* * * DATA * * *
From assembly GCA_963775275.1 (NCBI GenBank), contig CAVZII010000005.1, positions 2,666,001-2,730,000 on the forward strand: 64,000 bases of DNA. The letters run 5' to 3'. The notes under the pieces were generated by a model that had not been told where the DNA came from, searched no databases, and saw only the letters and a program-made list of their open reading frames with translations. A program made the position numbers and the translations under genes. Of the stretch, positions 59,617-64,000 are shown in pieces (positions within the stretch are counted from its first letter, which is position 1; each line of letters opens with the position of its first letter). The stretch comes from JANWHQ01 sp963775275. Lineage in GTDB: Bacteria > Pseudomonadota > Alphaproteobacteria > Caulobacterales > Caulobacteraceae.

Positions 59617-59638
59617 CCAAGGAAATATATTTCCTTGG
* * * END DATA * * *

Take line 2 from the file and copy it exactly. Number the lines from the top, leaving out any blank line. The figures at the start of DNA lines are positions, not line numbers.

Positions 59617-59638